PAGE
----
Have someone call a rescue squad (911) immediately.
Begin mouth-to-mouth breathing as soon as possible. This should be started immediately in the boat, or at the latest when the rescuer reaches shallow water. It should be continued until the child is brought to a medical facility; some children have survived long submersions (especially in cold water).
- Neck injury
If there is any possibility of a neck injury (for example, a diving accident), protect the neck from any bending or twisting. If the child is still in the water, he or she can be helped to float on the surface until a spine board is applied or until several people can remove him while supporting his head and back as a unit.
Vomiting is common because the stomach is usually filled with water in drowning. If vomiting occurs, quickly turn the child on his or her side, face down, and try to keep the water from entering the lungs. The lungs are usually free of water because they are protected by spasm of the vocal cords. Avoid pressure on the stomach during resuscitation because it can trigger vomiting.
- Never leave a child under age 4 unattended in the bathtub or a wading pool. If you need to answer the doorbell or phone, grab a towel and take your child with you.
- Watch children and never leave them alone around water, including wadding pools, swimming pools, spas or hot tubs, ponds, lakes, streams, or any other open water. (More children drown in backyard swimming pools than at beaches or public pools.)
- Make sure that neighborhood pools are totally fenced off and the gates are kept locked.
- Try to arrange swimming lessons for your child before age 8. (Children are often ready by age 4.)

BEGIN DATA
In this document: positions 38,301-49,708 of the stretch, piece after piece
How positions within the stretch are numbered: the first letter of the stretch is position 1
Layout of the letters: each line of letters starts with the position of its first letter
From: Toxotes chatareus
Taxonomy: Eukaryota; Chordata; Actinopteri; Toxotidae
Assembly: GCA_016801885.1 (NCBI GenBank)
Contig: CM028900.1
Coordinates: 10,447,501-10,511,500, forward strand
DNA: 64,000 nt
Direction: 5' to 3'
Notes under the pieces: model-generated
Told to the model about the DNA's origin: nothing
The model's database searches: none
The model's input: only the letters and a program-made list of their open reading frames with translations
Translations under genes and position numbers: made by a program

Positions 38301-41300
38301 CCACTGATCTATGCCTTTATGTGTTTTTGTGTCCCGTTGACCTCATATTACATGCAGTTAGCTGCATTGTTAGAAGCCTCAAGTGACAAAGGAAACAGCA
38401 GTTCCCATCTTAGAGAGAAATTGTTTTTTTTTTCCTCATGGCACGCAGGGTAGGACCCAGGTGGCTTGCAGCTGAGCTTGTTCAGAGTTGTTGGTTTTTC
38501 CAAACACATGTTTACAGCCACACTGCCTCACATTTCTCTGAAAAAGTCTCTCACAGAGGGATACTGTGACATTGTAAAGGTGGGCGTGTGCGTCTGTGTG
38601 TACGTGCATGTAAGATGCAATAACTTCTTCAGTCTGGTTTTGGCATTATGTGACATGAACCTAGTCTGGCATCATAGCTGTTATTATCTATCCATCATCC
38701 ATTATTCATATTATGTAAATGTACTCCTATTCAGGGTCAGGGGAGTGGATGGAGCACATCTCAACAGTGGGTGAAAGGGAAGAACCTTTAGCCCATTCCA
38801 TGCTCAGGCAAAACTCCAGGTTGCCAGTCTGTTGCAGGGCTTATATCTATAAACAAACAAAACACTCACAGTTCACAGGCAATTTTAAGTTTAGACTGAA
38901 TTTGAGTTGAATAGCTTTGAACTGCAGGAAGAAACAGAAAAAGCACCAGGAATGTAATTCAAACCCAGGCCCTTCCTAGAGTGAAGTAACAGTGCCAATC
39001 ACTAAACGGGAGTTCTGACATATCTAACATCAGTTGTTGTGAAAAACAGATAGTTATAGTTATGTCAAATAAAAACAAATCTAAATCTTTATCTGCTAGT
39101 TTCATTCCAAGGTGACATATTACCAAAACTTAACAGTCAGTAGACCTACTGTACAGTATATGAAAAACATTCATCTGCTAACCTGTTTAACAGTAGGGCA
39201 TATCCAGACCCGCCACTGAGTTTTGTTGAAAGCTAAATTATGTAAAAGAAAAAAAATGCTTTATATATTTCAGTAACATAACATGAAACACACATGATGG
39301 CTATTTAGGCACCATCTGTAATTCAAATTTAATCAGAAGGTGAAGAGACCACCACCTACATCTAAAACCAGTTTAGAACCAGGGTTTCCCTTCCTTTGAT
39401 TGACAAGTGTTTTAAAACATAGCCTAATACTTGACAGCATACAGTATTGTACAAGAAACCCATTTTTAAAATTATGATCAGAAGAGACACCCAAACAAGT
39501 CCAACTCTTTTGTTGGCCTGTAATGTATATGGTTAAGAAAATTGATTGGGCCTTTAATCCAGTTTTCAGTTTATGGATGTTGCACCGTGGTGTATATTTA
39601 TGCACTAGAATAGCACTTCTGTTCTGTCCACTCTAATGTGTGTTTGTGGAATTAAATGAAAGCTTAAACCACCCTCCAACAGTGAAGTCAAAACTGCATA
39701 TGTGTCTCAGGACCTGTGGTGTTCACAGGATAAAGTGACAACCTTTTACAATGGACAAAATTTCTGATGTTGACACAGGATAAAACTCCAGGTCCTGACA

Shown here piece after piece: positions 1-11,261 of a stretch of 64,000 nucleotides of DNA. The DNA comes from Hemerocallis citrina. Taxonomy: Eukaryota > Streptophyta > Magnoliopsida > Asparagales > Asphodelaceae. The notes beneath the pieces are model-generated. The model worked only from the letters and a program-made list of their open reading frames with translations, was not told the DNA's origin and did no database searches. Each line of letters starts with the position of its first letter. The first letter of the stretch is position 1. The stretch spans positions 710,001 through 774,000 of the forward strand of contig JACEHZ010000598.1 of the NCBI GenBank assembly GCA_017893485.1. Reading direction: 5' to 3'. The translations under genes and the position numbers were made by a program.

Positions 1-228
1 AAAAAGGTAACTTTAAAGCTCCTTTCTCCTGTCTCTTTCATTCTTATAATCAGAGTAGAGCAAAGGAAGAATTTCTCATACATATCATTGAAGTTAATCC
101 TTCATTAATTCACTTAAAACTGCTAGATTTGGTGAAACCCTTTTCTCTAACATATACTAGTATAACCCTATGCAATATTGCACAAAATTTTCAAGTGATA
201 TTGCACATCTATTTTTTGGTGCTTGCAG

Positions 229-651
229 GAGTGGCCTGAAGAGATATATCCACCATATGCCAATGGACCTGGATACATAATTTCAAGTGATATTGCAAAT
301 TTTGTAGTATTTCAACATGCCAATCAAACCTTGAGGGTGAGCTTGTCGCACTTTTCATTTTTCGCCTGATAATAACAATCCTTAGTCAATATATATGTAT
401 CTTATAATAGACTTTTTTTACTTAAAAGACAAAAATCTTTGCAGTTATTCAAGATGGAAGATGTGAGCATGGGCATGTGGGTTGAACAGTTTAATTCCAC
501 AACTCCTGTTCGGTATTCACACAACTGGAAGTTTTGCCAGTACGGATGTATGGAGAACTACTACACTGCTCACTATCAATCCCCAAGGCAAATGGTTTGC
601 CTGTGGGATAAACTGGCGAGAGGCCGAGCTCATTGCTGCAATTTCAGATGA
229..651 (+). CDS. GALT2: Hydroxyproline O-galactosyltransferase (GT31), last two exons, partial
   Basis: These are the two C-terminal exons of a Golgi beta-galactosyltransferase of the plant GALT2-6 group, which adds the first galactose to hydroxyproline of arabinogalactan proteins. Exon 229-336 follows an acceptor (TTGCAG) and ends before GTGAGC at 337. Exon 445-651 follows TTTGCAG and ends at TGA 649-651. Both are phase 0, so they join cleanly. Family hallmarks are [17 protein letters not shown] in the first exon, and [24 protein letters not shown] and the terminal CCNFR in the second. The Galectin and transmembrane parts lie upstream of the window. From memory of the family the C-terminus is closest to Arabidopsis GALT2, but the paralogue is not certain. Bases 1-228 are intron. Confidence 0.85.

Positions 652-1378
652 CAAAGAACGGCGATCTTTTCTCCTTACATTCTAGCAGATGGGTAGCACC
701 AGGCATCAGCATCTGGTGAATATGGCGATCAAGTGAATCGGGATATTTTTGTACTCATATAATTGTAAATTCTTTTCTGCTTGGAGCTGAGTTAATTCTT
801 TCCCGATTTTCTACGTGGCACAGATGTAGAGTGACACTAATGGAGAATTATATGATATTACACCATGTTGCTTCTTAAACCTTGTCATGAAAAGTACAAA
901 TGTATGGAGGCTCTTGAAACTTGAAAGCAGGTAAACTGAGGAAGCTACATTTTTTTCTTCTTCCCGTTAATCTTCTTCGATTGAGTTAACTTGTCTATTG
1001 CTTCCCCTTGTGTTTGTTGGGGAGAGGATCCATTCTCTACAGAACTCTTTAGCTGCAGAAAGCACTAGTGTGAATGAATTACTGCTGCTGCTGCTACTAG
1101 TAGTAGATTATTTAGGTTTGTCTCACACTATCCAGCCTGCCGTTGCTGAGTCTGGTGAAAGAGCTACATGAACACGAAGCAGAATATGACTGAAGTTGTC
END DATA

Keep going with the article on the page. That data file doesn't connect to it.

- Infant water programs should teach water “fun,” not “swimming.” Children cannot be made “water safe” before age 4. The American Academy of Pediatrics is opposed to organized group swimming lessons under 1 year of age.
- Infant programs that encourage submersion of the head for more than a few seconds should be avoided because some babies swallow enough pool water to cause seizures and brain damage.
- Caution children of all ages to check the depth of the water before diving in and to avoid any diving in the shallow end of a pool.
- Caution children not to overbreathe as a way to stay underwater longer. This practice can lead to passing out underwater.
- Teach even the accomplished swimmer to never swim alone. Always swim with a buddy.
- If you own a pool or hot tub AND your young child is ever missing, always look there first.
Written by Barton D. Schmitt, MD, author of “My Child Is Sick”, American Academy of Pediatrics Books. Published by RelayHealth.
Last modified: 2010-06-04
Last reviewed: 2011-06-06 This content is reviewed periodically and is subject to change as new health information becomes available. The information is intended to inform and educate and is not a replacement for medical evaluation, advice, diagnosis or treatment by a healthcare professional. Pediatric Advisor 2011.4 Index
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